retirebyforty 03/18/2011 - 1:32 pm

Good luck on your home search. Looks like you’re in an expensive part of the country. How about looking at duplex so you can rent one unit out?
We are also in a 2 bedroom place and it is a bit tight with guests. Grandma is staying with us for a month and it’s working well so far, but it’ll be a lot more difficult when the baby gets older.

Last year, we got a 1 bedroom condo in the next building over and grandparents can stay there when they’re ready to move (currently rented.)

Evan 03/20/2011 - 9:04 am

VERY expensive part of the country. Grandma staying for the first month with the kid is HUGE. The Wife’s mom stayed with us for about a month after our son was born and it was wonderful

My University Money 03/19/2011 - 12:08 am

Interesting comparison when you put them up side-by-side like that. Let’s pray the interest rates stay low for awhile longer. Imagine having a $500,000 mortgage with the interest rates of 30 years ago?

Evan 03/20/2011 - 9:10 am

I couldn’t even imagine doing it with the interest rates of the early 80’s! They had 14 to 18% mortgage rates…but their CD and savings rates were around there too

Financial Samurai 03/19/2011 - 5:15 am

Buying a home might be the most satisfying thing you’ll ever do. The feeling was PRICELESS when I finally bought my own. Something about it. It was just awesome.


Evan 03/20/2011 - 9:20 am

I bought my townhouse now but we are excited for the next step….

Craig 03/19/2011 - 8:01 am

I think your taxes estimate is on the low side. You’ll probably be paying at least $10,000 and up (and don’t forget you add your homeowner’s insurance into your payment as well). That fact alone makes it so difficult to get by on Long Island. At least with a fixed mortgage you know the amount you pay stays the same but with the economy the way it is who can tell what taxes will end up being?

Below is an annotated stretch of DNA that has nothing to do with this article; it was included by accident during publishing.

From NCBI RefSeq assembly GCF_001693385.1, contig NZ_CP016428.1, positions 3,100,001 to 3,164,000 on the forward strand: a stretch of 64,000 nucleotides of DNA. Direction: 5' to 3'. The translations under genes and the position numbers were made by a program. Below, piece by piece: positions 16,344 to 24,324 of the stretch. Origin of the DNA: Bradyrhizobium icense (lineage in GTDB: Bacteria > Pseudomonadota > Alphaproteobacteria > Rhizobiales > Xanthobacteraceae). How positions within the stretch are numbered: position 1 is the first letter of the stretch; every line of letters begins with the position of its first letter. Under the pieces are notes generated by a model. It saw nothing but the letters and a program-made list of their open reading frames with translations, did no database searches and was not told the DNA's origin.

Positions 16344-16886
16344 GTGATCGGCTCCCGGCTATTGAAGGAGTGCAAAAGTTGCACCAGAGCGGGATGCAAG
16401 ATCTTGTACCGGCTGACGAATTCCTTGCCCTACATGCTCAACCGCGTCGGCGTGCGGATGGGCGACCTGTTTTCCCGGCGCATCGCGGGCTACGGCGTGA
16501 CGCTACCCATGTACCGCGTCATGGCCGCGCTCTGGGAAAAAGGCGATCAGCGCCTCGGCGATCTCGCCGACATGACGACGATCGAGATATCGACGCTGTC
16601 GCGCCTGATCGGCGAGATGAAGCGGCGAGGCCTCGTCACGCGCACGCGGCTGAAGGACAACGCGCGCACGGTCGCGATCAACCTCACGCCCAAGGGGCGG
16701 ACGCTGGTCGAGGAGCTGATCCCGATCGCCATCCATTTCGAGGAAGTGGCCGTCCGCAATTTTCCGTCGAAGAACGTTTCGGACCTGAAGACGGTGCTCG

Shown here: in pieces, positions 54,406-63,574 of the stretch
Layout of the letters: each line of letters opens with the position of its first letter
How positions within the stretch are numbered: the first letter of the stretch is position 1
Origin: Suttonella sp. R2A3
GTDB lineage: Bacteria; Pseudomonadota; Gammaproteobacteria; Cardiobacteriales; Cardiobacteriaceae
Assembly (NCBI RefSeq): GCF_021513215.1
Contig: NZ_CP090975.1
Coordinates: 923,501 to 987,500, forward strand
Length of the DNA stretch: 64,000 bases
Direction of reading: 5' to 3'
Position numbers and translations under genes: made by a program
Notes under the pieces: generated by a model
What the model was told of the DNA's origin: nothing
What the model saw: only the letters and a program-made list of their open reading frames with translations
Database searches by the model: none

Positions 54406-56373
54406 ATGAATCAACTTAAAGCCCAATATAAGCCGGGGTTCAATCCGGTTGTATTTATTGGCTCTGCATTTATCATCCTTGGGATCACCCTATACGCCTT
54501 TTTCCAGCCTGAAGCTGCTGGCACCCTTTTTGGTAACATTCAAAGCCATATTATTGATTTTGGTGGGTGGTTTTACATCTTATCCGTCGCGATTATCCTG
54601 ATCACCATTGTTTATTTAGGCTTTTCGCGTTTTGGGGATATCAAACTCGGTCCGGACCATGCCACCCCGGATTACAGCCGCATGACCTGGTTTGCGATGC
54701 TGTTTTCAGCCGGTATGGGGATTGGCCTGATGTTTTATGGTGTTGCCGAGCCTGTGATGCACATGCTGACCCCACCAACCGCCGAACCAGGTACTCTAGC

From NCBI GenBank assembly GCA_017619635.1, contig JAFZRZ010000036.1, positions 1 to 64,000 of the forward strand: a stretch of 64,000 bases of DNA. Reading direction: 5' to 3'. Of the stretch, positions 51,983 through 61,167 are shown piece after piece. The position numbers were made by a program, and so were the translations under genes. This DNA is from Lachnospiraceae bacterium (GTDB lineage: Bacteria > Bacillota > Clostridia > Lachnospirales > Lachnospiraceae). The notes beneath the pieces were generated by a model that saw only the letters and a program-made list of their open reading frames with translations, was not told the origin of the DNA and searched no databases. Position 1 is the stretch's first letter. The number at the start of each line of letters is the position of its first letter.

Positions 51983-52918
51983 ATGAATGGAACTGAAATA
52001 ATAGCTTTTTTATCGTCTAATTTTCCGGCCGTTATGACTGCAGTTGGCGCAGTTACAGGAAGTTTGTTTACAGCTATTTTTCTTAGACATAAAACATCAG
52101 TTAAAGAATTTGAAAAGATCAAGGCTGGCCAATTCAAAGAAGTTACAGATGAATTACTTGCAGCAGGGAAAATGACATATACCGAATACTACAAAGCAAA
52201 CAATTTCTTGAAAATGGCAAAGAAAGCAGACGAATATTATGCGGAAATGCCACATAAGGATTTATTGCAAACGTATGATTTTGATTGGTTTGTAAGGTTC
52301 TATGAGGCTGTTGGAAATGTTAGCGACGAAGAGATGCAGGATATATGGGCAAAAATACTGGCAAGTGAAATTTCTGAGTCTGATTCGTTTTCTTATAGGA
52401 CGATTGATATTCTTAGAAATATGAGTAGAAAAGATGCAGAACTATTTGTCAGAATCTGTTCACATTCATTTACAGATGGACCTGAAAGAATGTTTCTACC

It is possible to make it on one primary income though (we’re managing). You just have to plan and be careful with your spending.

Hey, we have a couple of places by me up for sale!

Evan 03/20/2011 - 9:30 am

Oddly enough our homeowners insurance was paid outside the payment, but you are 100% correct with the taxes I think I am underestimating the amount I’ll have to pay.

You should look into coming to the north shore!

Funny about Money 03/19/2011 - 10:34 am

Lord! How do young people manage to survive these days? Those costs are crushing.

Ahem… If Granma & Granddad want to visit for 4 or 5 days at a time, how’s about they chip in on the cost of digs large enough to accommodate them?

That duplex idea from RetireByForty has something to recommend it. One of my coworkers bought a duplex in a decent part of town (quite a trick around here). He installed his mother in one unit and himself & his S.O. in the other. It worked out really well–they weren’t right in each others’ faces, but they were close enough that he could keep an eye on her as she aged.